READ: How to Build a Proactive Threat Hunting Strategy 

Challenges of Watering Hole Attack Prevention 

Key challenges in preventing watering hole attacks start with the sheer size of target enterprises. While some types of attacks target relatively unknown users and small organizations, watering hole attacks often focus on high-level organizations, using advanced malware and attack methods. 

Attackers will even prompt users to visit the target websites by sending ‘harmless’ and highly contextual emails directing them to specific parts of the compromised website. Often, these emails do not come from the attackers themselves, but through the compromised website’s automatic email notifications or newsletters that go out on a consistent basis. This makes detection of the email phishing lures particularly problematic. 

As with targeted website baiting attacks, typically the laptop or computer is transparently compromised via a drive-by download attack that provides no clues to the user that his or her machine has been attacked. This can make watering hole attack prevention difficult for organizations. Without adequate security deterrents, websites can be infected for long periods of time before they are detected. 

Attackers can infect sites by injecting a malicious code payload through HTML or JavaScript. When end users visit the site, the payload is automatically triggered, prompting an exploit chain that infects the victim's computer. 

Preventing Watering Hole Attacks 

Watering hole attackers can quickly infiltrate computers and entire networks once they successfully infect commonly visited websites. Because attacks can be so insidious, organizations must focus more on detection and prevention to avoid the costly effects of compromised computers, servers and data. 

Watering hole attack initial prevention steps include: 

  • Use best practices and training for computer and network security. 
  • Educate staff to recognize unusual behavior.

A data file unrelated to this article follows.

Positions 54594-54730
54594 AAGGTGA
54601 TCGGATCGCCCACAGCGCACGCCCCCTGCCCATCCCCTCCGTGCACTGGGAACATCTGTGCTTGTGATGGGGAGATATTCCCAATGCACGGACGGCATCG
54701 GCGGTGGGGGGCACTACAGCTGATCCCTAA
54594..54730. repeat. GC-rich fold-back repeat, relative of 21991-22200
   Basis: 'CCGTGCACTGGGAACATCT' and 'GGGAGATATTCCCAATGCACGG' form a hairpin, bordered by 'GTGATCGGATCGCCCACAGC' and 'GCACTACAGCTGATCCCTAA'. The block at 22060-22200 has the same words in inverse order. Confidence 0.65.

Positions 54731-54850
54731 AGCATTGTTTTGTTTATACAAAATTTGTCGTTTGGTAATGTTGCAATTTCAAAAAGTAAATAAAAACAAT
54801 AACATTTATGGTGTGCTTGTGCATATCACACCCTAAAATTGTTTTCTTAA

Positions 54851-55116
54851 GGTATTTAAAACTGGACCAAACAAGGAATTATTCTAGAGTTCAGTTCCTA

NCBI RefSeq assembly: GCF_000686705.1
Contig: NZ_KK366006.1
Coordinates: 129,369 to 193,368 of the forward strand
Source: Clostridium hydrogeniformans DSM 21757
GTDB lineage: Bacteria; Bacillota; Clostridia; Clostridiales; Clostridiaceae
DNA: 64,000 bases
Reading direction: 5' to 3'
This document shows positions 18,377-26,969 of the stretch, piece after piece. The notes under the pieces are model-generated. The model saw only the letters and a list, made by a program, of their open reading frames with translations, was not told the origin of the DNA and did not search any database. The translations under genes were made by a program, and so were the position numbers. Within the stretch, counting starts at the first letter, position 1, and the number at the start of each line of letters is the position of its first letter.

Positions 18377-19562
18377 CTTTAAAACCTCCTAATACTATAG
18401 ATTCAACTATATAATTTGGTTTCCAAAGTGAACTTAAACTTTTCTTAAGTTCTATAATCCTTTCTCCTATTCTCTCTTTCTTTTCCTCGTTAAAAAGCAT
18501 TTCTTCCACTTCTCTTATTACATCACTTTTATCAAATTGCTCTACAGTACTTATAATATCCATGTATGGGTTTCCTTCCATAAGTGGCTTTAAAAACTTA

• Prioritize use of MFA and AV software. 
  • Restrict personal use of corporate IT and resources.  
  • Do not trust or allow-list third-party sites. 
  • Monitor internet traffic and bypass unstable connections. 

Best Practices for Watering Hole Attack Prevention 

By actively addressing watering hole attacks and prioritizing prevention methods, you can better protect your organization and mitigate risk. Start by educating employees through anti-phishing programs about prevention practices, such as not using personal computers for corporate resources and relying on secure internet connections only.  Then continuously monitor data and connections to identify any suspicious activity and address threats as soon as possible.  

Best practices to protect your organization against watering hole attacks include: 

  • Use advanced malware analysis software to detect unusual behavior on websites and emails. 
  • Test your security prevention and response solutions regularly. 
  • Stay current on security patches to reduce the exploit risk. 
  • Audit websites and other user permissions.  
  • Use endpoint detection and response tools to combat emerging malware threats. 

Although reasonable efforts will be made to ensure the completeness and accuracy of the information contained in our blog posts, no liability can be accepted by IANS or our Faculty members for the results of any actions taken by individuals or firms in connection with such information, opinions, or advice.